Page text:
Too many plates on the table?

Lebanese F&B operators cope with competition amidst a narrow local market

Photo by: Greg Demarque

In a letter to his son’s teacher, Abraham Lincoln wrote that “only the test of fire makes fine steel”. Lebanon’s food and beverage (F&B) operators have been through several tough tests of fire over the past five years, including a decrease in tourism and dwindling local purchasing power. Nevertheless, they have emerged more seasoned and creative, albeit more cautious than they were in 2010 when Lebanon was experiencing its last boom.

This resilience is reflected in the recognition of Lebanon as a culinary destination in 2016, including being named the number one “International City for Food” by Travel + Leisure magazine and being featured as a top food destination by the international publication Monocle.

Despite this, the local market itself has remained largely unchanged for F&B operators.

Pack your bags and move

Predicting what street or area in Lebanon will be the new “it” nightlife and dining destination has become a game of sorts. From Monot Street in Achrafieh, to Hamra’s revival, to Gemmayze, to Mar Mikhael, to Badaro and this year to Dbayeh and Broummana, it seems that every few years a new area gets its turn in the sun.

The logic behind these frequent relocations is easy enough to understand, as Charles Frem, co-owner and founder of Central Management – which manages five bars including Central Station, Garcia’s and Propaganda Gin Room, as well as Caramel, a boutique hotel in Hamra – explains. “Operators move to new areas because eventually rent in trendy areas goes up and becomes too high. So, for example, in late 2015, an outlet of the same size with a rent of $100,000 in booming Mar Mikhael had a rent cost of $70,000 in Dbayeh – so you are saving 30 percent, which is attractive.”

Pioneering restaurateurs and nightlife operators thus move around the country, chasing lower rents and creating new destinations that, once successful, draw in other operators who also invest in the location to remain competitive and relevant.

“We are still expanding because you have to expand to survive,” says Donald Batal, founder of the restaurant management company Ministry of Food, which operates Classic Burger Joint (CBJ) and Tomatomatic, and which has opened more than four branches of CBJ in Lebanon this year.

A share of the pie

Had Lebanon’s economy been thriving, the popularity of a new area would be a welcome addition to a lively hospitality scene. But with the unstable situation in the country over the past five years – in terms of a dwindling purchasing power and fewer tourists who will go out and spend – the rise of one area often means the death of another.

According to George Achkar, the developer of F&B clusters Printania Villa and Printania Garden in Broummana, and operator of three restaurants within Printania Garden, the problem in Lebanon is that the market has trends, but no sustained growth.

“Whenever an area becomes trendy, everyone moves there and the previously trendy area withers away. Then rent in the trendy area becomes expensive, so they move to another area and so on, but that is because the market is small and there is no growth. This has been the trend for the past five years. If you had growth they would all work, but we don’t have enough people.”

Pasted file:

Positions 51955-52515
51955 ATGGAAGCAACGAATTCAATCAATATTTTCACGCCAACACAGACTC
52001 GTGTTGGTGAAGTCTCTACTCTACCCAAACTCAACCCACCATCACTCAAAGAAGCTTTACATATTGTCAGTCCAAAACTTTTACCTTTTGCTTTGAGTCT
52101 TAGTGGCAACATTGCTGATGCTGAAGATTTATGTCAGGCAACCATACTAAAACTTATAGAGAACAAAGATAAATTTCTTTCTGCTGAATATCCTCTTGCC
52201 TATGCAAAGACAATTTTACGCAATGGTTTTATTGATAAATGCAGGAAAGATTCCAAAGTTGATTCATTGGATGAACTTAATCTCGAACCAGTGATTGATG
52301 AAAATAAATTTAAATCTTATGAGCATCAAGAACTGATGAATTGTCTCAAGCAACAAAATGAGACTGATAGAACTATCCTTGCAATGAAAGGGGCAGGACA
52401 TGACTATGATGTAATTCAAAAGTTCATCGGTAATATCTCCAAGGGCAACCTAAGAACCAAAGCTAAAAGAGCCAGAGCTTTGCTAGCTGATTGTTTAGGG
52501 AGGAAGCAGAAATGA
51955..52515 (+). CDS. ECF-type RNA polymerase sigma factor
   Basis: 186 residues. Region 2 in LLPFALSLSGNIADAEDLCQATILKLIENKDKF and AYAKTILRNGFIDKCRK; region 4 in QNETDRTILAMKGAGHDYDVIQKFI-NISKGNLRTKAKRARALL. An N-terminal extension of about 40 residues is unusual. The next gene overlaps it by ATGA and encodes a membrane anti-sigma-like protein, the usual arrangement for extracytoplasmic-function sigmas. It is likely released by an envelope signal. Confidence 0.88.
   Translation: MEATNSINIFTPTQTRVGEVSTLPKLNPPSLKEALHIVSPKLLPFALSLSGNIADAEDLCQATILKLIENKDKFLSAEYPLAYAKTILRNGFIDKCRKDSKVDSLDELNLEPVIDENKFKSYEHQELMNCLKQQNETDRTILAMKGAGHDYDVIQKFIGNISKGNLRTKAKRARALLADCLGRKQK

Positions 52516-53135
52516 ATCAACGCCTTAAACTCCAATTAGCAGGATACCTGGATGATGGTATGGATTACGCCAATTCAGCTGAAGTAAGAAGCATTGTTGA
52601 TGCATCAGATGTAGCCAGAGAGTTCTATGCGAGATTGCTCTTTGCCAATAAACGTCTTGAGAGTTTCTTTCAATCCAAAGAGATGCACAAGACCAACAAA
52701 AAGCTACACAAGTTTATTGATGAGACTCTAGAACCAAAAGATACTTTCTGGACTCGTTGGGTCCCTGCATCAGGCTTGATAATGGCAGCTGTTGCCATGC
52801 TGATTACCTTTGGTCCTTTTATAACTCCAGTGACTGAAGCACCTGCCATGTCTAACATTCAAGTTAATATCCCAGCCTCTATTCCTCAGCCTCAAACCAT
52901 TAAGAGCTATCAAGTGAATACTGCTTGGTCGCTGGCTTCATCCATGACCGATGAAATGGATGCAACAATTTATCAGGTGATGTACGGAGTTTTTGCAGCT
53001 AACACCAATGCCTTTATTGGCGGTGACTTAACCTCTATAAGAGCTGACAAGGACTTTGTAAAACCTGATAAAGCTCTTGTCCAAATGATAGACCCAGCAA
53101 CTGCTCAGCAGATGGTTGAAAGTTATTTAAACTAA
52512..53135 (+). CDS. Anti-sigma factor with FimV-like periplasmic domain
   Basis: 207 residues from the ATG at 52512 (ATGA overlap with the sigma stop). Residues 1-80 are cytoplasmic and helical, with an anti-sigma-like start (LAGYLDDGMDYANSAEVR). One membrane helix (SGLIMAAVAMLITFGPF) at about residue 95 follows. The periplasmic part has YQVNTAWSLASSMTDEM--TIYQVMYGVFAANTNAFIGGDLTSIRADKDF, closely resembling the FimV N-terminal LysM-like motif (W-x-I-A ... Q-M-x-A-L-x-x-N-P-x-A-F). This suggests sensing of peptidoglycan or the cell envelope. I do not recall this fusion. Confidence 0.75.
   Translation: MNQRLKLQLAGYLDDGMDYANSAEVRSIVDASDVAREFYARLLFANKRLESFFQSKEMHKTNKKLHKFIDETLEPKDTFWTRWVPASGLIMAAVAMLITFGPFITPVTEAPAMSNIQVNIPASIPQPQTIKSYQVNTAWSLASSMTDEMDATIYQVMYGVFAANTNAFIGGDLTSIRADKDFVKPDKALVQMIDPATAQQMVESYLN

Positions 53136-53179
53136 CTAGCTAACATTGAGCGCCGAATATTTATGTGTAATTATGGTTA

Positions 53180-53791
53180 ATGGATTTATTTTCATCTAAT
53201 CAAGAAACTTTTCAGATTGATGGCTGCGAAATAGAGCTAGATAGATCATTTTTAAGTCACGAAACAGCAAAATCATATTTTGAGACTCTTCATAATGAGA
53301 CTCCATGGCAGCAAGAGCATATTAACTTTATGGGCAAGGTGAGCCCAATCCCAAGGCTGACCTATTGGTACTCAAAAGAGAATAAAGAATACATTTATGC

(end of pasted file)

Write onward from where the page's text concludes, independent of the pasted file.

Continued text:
Bye Bye Birdie

As such, the last quarter of 2016 saw downtown Beirut’s Uruguay Street say goodbye to Main Street, the last remaining pub on the street. What had once been a flourishing nightlife destination with around 30 bars crammed into one pedestrian ally now has only one CBJ outlet left standing.

Operators of outlets on Uruguay Street cited the anti-government protests that took place in Downtown in mid-2015, along with the subsequent closure of certain areas by security forces, as reasons for the decline of the street. But others admit that clients simply moved to the more “happening” Mar Mikhael and even Dbayeh, which emerged as a destination in early 2016.

Hamra’s Makdessi Street also witnessed a continued decline in nightlife traffic. This prompted Frem to relocate the Latin themed bar/restaurant Garcia’s to Dbayeh, and Rabih Fakhreddine, CEO of 7 Management, which manages lounge bars including Seven Sisters, Black and Feb 30, to relocate Feb 30 as well (to an as yet undisclosed location in Beirut).

Despite the bar cluster at the beginning of Makdessi Street still doing well on weekends and during happy hour after work, Frem explains that, at the macro level, the street’s nightlife activity has declined over the past couple of years. It now survives on the business of Hamra’s residents and those who work in the vicinity.

Dbayeh, darling

Hospitality streets in Beirut such as Mar Mikhael and Badaro continued a slow expansion in 2016, but it was Dbayeh that witnessed the most dynamic growth.

Talks of F&B operators launching new concepts in Dbayeh had been circulating for three years, but they finally materialized in late 2015 with the opening of The Village, a hospitality cluster project spearheaded by Venture Group.

Following that, a slew of standalone restaurants and clubs launched in the area. The long-standing Blueberry Square hospitality cluster on Dbayeh’s highway reinvented itself and introduced six bars on its ground floor, while the culmination of the year was the opening of Gardens in October 2016, a restaurant cluster concept close to ABC Dbayeh’s exterior entrance.